Individuals interested in producing moonshine usually do some research, end up knowing something about the liquor, and try to impress their drinking buddies with interesting facts. They may explain that it became popular with rural Americans because it was cheap and easy to make. Most of the ingredients needed they already had on the farm, like corn and hog feed mash. It was also potent, about one hundred sixty proof when ready to drink.
Guests might also be interested to hear how the stuff is associated with the National Association for Stock Car Auto Racing. In the old days, sheriffs and tax revenuers were on the lookout for illegal stills, and the moonshiners knew it. They outfitted their cars with revved up engines so they could outrun the authorities. Eventually somebody thought up the idea of racing the cars around a track, and stock car racing was born.
Most people know the answer, but still ask if moonshine production, even for personal use, is illegal. They already know it is outlawed in almost every state. You can manufacture the liquor for mass consumption in certain states with approval, licenses, and payment of taxes. If you decide to go ahead and make it for yourself anyway, you should be aware that you risk being arrested and fined.
Many people are willing to risk the dangers of making this toxic brew. Purchasing stills for personal use is not illegal. What you do with the still, is your business.
The third and final album from the trio of Ted Barrow, Lepke B. and Xentos “Fray” Bentos and perhaps the most extreme of the lot. Like an insane invading insect race’s take on a greatest hits album by a glamrock band that never existed, this is a high-octane rollercoaster through post-modern styling, replete with numberless twists and turns that will leave your brains scrambled. Worth having for the opener alone, the sublime “Glucose,” which demonstrates DTCD’s complete command of mutant song form. A one-band new wave of their own, in their all too brief career they practically reinvented rock music.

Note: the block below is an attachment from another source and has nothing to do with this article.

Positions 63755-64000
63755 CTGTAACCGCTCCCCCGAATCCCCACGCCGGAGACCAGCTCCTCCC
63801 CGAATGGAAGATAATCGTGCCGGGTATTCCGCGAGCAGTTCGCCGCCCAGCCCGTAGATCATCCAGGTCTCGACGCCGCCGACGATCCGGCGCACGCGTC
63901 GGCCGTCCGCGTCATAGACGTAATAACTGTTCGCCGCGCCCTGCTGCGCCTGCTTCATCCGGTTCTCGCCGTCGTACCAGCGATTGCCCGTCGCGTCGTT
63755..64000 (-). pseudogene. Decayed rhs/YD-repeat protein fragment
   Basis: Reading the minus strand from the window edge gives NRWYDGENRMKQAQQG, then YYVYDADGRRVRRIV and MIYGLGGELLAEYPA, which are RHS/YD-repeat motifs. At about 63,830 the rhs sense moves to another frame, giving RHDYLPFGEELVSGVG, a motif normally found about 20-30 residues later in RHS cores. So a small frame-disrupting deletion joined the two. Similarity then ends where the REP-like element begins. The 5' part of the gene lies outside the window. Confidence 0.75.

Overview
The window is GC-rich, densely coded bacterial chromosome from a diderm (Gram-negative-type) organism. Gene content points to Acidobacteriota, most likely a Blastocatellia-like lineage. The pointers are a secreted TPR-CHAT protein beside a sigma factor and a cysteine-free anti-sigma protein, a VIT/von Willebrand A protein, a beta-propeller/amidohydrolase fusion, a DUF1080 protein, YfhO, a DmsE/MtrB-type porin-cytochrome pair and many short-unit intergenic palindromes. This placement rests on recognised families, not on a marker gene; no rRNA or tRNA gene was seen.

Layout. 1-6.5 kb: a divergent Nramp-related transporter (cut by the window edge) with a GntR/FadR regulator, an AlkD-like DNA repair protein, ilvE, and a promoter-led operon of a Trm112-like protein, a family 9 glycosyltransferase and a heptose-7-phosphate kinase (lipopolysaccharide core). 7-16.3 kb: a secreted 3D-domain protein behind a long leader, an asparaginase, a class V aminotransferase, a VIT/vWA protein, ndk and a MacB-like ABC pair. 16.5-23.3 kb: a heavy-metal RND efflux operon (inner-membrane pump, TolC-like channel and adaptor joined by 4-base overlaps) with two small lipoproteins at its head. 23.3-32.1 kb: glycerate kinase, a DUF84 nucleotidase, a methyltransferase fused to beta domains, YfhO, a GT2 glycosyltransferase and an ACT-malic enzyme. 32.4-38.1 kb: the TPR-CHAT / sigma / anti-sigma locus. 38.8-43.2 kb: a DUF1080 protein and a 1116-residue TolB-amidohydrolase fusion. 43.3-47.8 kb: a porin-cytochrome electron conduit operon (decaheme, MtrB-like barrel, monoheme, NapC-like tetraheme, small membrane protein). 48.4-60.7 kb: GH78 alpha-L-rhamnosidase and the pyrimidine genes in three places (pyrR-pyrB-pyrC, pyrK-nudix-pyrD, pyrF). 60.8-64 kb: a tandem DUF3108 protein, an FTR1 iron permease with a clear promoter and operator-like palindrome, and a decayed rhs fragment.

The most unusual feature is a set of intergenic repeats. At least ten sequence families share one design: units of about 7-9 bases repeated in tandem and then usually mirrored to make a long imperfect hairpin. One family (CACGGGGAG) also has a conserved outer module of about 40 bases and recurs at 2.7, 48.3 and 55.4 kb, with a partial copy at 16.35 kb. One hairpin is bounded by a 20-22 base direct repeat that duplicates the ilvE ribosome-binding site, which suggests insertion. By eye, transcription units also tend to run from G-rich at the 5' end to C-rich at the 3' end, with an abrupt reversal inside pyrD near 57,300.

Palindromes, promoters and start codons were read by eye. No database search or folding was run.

In 2010, Kinnie The Explorer released their first EP Blood, It’s On Every Wall. The EP was so well received that it earned them a spot as the opener of Noah and The Whale during their show at O2 Academy Bournemouth, UK even though it was only their fourth gig ever. Since then we’ve been patiently waiting for their first full length release which is why we’re very excited to give you an exclusive first listen to their self titled debut album, Kinnie The Explorer a week prior to it’s official release.
The album features full on interlaced guitar jam sessions and driving drum rhythms that keep you moving at a steady even pace throughout the album. “Scissor Dance” the opener is a pleasantly upbeat starter for an otherwise fairly mellow, but never boring ride. However, the real shocker on the track is the jazz inspired bass which gains momentum and then completely takes over in the end. Unexpected, but fitting to say the least. The perfect introduction to the jazz influence felt on nearly every track. “In Limbo” counters with singer Peter Lancelely’s previously absent falsetto stealing the show. The simplicity of the track mixed with Lanceley’s stunning vocals brings a whole new dimension to the band. Who knew he’d hidden that away this whole time?
Kinnie The Explorer proves to be a versatile rock band unafraid to experiment with various genres, picking out the pieces that suit them best and weaving them in to the original and comprehensive sound that you’ve heard here today. It’s hard to believe that all members of this band are in their teens. They continue to accomplish what many musicians with careers twice as long have only hoped to and this is just the beginning. Preorder their LP here which is due to ship around February 1st. We’re exited to watch their careers progress. This is a band that you’ll want to keep up with.